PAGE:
Daily | Cinema Scope 58, Bergman, Deren

Cinema Scope

Issue 58

The new Cinema Scope is out and this time around a very generous selection of articles from the print version is online as well. But just as you leaf through a new New Yorker to binge on all the cartoons before settling in with the articles, you’ll want to turn first to the CS 2013 top ten. The results of the poll of contributors aren’t much surprise to CS editor Mark Peranson (#1: Alain Guiraudie’s Stranger by the Lake), but neither will it be a much of a surprise to many of us that it’s a damn fine list indeed.

Yesterday, Deadline‘s Mike Fleming Jr. broke the news that IFC Films will be releasing Richard Linklater‘s Boyhood on July 11. The film’s “somewhat unprecedented as a cinematic gesture, wearing its formal concept so casually that it can be an overwhelming experience precisely for the disconcertment it provokes,” writes Gabe Klinger, who takes a look at “12 aspects of it—one for each year that the film covers—that attempt to explain what Linklater and his collaborators might be up to.”

Also in Issue 58: Jordan Cronk argues that Corneliu Porumboiu “has proven most consciously attuned to both the limitations and nascent theoretical potentialities of the new Romanian cinema.” As for Paolo Sorrentino, for Michael Sicinski, “it becomes less and less plausible when certain tastemakers insist on forwarding him as a going concern.” Plus Adam Nayman on wrestlers as actors, Quintín on José Campusano, Max Nelson on Amit Dutta, Max Goldberg on Stephanie Barber, Andréa Picard on Provenance (2013), “artist-filmmaker Amie Siegel’s most recent and most ambitious multi-film project,” Chuck Stephens on Thanatopsis (1962), “20th-century Renaissance man Ed Emshwiller’s 16mm cine-dance classic,” Julian Carrington on Wes Anderson’s The Grand Budapest Hotel, Blake Williams on Jonathan Glazer’s Under the Skin and Jonathan Rosenbaum‘s “Global Discoveries on DVD” column.

A new trailer for Joanna Hogg’s Exhibition

Then there are the festival reports: Calum Marsh on Rotterdam, Robert Koehler on the Berlinale and Shelly Kraicer on the winner of the Golden Bear, Diao Yinan’s Black Coal, Thin Ice: “Although it’s a bit facile to say surreal is the new real in China today, it’s hard to contest that [Diao Yinan and Jia Zhangke] (and [other directors] like them, such as Ning Hao, Feng Xiaogang, and Jiang Wen) have hit upon a winning strategy by mobilizing genre-cinema style to do the work of social realism, that traditionally privileged mode of ‘serious’ art cinema in China ever since the classic era of ’30s leftist Shanghai cinema.”

As it happens, two more reports on this year’s Berlinale have just gone up, Yaron Dahan‘s in the Notebook and Giovanni Vimercati‘s for Film Comment.


Catherine Grant‘s posted an entry on the concept of cinematic découpage, rounding up scholarly writing from far and wide.

Writing for Criterion, Thomas Elsaesser notes that, among other things, Bergman’s Persona (1966) is “cinema about cinema—a point that Bergman makes clear with his six-minute prologue montage sequence—which is one of the reasons it is such an irresistible challenge for writers.”

Maya Deren “may not be a name that’s often bandied about by my fellow horror film enthusiasts,” writes Kimberly Lindbergs, introducing a gallery of images at Movie Morlocks suggesting that she ought to be.

A New, Must-See Script Analysis eBook in Multimedia from Jennine Lanouette.

Imogen Smith at the Chiseler on The Crimson Kimono (1959): “What saves [Sam] Fuller’s language and his style from seeming risibly overheated is this constant sense that he wants more from words and images than they can give, more from the senses than they can provide.”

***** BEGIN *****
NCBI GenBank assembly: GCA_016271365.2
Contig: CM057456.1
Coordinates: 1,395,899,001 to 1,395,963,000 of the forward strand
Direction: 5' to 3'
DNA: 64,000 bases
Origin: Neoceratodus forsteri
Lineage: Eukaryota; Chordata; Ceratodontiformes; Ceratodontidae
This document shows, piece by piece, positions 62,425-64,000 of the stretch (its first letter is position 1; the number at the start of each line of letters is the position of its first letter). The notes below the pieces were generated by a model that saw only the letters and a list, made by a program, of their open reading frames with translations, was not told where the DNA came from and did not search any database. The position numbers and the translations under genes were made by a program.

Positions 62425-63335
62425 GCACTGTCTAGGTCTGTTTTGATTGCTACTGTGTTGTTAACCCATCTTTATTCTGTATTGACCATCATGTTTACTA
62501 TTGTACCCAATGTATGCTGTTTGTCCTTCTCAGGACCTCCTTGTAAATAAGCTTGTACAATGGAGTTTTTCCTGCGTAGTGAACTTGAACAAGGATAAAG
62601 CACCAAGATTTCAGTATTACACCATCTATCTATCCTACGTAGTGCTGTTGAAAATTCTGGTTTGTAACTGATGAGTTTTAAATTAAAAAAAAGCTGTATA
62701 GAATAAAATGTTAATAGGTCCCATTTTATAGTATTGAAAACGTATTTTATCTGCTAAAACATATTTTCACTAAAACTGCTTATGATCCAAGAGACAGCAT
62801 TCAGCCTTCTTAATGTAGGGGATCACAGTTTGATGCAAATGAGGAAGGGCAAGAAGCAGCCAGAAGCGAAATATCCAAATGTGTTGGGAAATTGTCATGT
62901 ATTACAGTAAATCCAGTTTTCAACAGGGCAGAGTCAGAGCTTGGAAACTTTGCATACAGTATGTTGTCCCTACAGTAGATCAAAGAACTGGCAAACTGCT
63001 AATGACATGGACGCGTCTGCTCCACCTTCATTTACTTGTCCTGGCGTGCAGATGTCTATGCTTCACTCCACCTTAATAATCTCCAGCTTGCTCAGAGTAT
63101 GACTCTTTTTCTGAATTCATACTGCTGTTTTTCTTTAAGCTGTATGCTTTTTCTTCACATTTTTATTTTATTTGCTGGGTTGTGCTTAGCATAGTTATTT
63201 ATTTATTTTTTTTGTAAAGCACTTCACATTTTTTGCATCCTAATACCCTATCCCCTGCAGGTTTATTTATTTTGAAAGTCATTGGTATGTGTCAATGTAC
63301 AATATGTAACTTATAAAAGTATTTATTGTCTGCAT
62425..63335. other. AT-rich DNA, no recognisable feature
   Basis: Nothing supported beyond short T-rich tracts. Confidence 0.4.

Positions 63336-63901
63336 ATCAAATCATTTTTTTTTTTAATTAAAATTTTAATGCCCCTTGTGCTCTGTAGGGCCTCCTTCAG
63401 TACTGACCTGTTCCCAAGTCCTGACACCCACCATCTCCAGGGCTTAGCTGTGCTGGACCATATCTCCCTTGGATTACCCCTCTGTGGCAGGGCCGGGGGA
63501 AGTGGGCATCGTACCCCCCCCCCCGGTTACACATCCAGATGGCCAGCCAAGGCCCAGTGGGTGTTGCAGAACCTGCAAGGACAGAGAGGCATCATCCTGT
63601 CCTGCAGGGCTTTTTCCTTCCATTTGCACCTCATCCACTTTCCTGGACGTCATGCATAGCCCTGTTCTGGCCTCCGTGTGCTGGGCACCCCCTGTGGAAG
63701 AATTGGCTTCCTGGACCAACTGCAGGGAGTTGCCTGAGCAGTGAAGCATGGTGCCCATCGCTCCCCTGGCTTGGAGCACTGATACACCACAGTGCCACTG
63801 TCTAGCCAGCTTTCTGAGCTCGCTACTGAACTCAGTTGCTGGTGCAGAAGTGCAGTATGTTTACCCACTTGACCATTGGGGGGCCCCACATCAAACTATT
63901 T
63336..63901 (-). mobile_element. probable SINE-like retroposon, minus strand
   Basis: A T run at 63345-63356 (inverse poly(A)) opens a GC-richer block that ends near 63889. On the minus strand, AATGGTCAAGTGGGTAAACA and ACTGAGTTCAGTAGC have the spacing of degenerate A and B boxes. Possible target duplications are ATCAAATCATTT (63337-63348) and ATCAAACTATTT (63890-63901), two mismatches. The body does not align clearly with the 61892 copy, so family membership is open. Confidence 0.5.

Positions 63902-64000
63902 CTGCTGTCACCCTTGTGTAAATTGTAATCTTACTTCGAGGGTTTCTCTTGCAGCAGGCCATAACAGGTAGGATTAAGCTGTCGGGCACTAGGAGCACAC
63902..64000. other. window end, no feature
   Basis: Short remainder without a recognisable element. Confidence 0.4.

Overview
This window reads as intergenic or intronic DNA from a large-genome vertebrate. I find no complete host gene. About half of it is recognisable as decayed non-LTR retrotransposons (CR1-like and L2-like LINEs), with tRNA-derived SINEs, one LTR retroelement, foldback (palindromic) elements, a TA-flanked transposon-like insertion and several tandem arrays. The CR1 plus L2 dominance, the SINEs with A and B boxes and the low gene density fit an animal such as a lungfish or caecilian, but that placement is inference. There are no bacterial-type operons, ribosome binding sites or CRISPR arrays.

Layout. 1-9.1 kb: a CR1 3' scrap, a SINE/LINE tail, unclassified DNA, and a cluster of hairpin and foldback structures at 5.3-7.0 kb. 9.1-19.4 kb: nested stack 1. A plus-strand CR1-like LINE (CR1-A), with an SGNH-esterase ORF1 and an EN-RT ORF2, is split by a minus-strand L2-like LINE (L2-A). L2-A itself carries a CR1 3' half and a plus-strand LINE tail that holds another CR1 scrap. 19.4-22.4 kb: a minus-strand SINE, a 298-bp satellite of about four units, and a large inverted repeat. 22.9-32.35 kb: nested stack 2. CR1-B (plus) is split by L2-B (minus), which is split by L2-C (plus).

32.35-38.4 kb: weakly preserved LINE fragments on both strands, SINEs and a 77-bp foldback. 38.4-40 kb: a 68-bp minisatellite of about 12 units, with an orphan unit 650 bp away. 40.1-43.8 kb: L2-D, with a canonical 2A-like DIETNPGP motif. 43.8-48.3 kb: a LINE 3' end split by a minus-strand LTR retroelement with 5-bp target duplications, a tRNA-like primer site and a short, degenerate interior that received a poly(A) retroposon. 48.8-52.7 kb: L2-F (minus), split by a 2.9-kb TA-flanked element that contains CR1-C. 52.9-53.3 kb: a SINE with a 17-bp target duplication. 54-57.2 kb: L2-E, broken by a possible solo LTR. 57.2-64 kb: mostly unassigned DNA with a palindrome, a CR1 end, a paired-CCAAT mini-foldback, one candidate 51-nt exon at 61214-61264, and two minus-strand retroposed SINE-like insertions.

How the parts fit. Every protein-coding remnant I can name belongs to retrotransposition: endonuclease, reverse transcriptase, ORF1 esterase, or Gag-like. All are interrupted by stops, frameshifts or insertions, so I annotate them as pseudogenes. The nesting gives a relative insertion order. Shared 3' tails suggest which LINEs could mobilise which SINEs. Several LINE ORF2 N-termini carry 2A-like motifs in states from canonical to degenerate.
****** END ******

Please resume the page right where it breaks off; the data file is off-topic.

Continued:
Carson Lund‘s just posted a roundup of notes on ten films.


Wong Kar-wai‘s The Grandmaster won seven Asian Film Awards on Thursday, including best picture, best director and best actress for Zhang Ziyi, reports Patrick Frater for Variety. “The only other film to win multiple prizes on the night was India’s The Lunchbox. It earned best screenplay for writer-director Ritesh Batra and best actor for Irfan Khan.”

“German Alpine Western The Dark Valley is this year’s front-runner for the German Film Academy Awards, the Lolas, receiving nine nominations, including for best picture.” The Hollywood Reporter‘s Scott Roxborough: “Another period drama, Edgar Reitz’s Home From Home: Chronicle of a Vision, garnered six Lola nominations, including ones for best film and best director.”

Matthew Sorrento, the new Interview Editor at Film International, is looking for quality submissions from experienced writers. Get in touch.


Silver Spring, Maryland. The AFI Silver Theatre is celebrating Vivien Leigh’s 100th through April 17.

A Tribute to the 80s from Ian Edgar.

The Crime Films of Yoshitaro Nomura, a five-film retrospective, runs from April 1 through 5 at the Bradford Film Festival and from April 18 through 23 at the ICA in London. Writing for Sight & Sound, Alexander Jacoby notes that Nomura’s “police thrillers combine the stylistic and narrative economy of Hollywood with a subtle attention to Japanese social realities and the pictorial and symbolic qualities of Japanese landscapes.”


“Director Kim Farrant (Naked on the Inside) will commence filming this week in Sydney, Broken Hill and Canowindra, Australia, for the Irish-Australian co-production Strangerland, starring Nicole Kidman, Joseph Fiennes and Hugo Weaving,” reports Naman Ramachandran for Cineuropa. “The film is a mystery drama about a couple whose lives unravel after their two teenage children go missing in the harsh Australian desert.”


Listening (45′). Tina Hassannia and Amir Soltani have launched a new podcast, Hello Cinema, dedicated to films from Iran.

What’s opening this weekend? Besides Noah, that is. See the Critics Round Up entries on The Raid 2, Sabotage, It Felt Like Love and Divergent.

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